A simplistic example - I haven't missed an appendicitis nor taken out a normal appendix in 8 years. This is clearly a change from an accepted "negative appy" rate of 15-20%. Why has this changed. Because society demands that we don't operate on people who don't need it. They expect us to get the correct diagnosis the first time using the least invasive measures available to us. We are held to a higher standard. This, I believe, is part of the reason why health care expense continues to rise. We spend more to achieve the demands of society.

The recent Atul Guwande article in the New Yorker is certainly a good read as it relates to this topic. He expounds on the waste driven by physicians who work the medical system as a business and slams the doctors and hospitals of McAllen, Texas. I think an important point about this article that wasn't discussed nearly enough is that we must have definitive standards of care before we will ever be able to reign in the spending.

This gets us back to your post. How will we make these tough decisions on who should get knee replacements, and who should or shouldn't be on dialysis, and who needs a cholecystectomy. Your examples seem very clear, but I wager to bet that if you tried to define who should and who shouldn't get something, you would find yourself in a tussle with an angry mob. You would be right, of course. But it wouldn't make the fight any less hard or bitter.

We need to improve this broken system. And you are so darn right to point out the need to stop this name calling game. I hope that cool heads prevail and find out how to get us back on the right track.


Frank Drackman said...

You left out "should a 77 year old alcoholic U.S. Senator with an unresectable Glioma suck up however many hundreds of thousands of precious Health Care dollars he has for a terminal illness?" I left out the part about how he flew down to North Carolina...don't they have a hospital in Bahhhh-ston??? You could buy alot of amoxicillin for whats been spent this guy...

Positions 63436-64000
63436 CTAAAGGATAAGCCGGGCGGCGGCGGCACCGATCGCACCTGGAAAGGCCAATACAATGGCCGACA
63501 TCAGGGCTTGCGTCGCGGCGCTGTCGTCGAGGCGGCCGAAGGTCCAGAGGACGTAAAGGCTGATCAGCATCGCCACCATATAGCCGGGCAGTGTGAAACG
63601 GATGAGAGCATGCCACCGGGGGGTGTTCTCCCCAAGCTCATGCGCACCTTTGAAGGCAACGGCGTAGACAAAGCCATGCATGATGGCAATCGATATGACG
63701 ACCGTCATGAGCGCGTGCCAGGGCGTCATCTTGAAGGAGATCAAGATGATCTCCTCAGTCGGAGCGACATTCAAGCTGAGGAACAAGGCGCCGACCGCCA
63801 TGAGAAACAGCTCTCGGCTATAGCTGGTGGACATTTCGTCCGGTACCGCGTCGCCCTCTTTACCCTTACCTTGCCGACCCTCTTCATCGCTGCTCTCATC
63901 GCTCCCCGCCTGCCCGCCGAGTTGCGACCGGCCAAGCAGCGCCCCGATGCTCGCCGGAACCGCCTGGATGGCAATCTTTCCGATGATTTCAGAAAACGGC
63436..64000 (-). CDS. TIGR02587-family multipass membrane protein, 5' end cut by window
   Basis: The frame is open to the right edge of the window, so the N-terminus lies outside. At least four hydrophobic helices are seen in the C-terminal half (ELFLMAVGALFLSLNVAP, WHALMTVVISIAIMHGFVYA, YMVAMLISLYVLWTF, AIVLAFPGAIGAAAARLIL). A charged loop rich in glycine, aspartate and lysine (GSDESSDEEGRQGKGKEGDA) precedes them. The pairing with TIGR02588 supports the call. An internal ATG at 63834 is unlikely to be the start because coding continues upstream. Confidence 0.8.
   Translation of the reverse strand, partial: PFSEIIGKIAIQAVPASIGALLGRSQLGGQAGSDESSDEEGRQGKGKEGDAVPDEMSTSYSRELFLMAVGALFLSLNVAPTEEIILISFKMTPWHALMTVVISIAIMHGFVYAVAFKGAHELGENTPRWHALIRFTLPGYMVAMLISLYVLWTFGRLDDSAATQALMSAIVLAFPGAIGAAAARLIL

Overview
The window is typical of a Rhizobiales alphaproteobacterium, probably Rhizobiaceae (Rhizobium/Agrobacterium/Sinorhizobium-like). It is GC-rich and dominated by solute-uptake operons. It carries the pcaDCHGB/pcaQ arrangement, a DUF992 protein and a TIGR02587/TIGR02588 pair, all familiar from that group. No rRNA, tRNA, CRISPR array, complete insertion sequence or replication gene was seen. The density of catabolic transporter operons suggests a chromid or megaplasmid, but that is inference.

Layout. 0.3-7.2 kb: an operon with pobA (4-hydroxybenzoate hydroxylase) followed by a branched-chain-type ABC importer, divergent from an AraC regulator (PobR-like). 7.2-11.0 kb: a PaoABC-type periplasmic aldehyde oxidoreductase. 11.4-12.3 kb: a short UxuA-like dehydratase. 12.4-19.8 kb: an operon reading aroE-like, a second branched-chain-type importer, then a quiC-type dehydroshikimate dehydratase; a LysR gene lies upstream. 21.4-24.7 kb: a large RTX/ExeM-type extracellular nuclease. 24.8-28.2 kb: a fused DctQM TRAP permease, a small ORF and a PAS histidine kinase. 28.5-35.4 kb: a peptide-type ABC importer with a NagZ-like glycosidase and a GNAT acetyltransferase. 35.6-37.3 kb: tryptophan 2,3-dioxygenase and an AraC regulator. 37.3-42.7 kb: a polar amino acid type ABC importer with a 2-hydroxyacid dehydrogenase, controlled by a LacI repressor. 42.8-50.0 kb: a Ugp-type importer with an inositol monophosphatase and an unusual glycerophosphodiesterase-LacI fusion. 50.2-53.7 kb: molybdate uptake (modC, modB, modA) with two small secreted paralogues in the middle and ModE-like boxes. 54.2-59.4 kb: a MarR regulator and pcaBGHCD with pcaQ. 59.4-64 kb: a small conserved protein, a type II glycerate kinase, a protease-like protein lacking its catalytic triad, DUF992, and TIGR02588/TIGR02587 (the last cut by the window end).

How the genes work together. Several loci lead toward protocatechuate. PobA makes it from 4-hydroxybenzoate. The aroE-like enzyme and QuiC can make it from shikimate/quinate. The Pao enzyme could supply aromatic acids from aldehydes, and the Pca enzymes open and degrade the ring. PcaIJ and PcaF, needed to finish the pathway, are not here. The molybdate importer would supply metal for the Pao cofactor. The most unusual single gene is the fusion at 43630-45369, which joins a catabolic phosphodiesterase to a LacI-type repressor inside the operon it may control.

Bianca Castafiore said...

Buckeye Surgeon, I am happy to serve as the naive and simpleminded layperson, who just plain appreciates the good sense of your post.

It's "easy to agree with" for a reason unfathomable to Joseph Sucher, MD FACS, who apparently would prefer to tease the thin, brittle, *tired* strands of non-argument!

One almost wants to yell that he "grow a pair" but that might be misconstrued as unduly critical or -- worse -- yet another societal demand.

He and most medical bloggers are right to descry the demand of "something for nothing"? That has to, and will, change. No way around it. But what may pose a big problem for some {whistle whistle} does not for most. All my treating doctors are perfectly able of providing good treatment without caving in to some purportedly irresistible demand I might come up with. Like some totally unnecessary procedure. [?] Or the funky requests I read about happening in EDs/ERs, like the insistance on a midnight pregnancy test.

Or like, say, "don't take out my appendix unless it truly is diseased." The gall! The nerve!

A return to the mindset that would tolerate a "negative appy" rate of up to 20%? To wink at the dangers of general anesthesia and the rare -- but real -- complications of invasive procedures? Sorry, Dr. Sucher, but that is hardly an unrealistic demand of "society."

Normally, I would mention greed about now, but that cannot be a factor, what with y'all being held to a higher standard 'n all.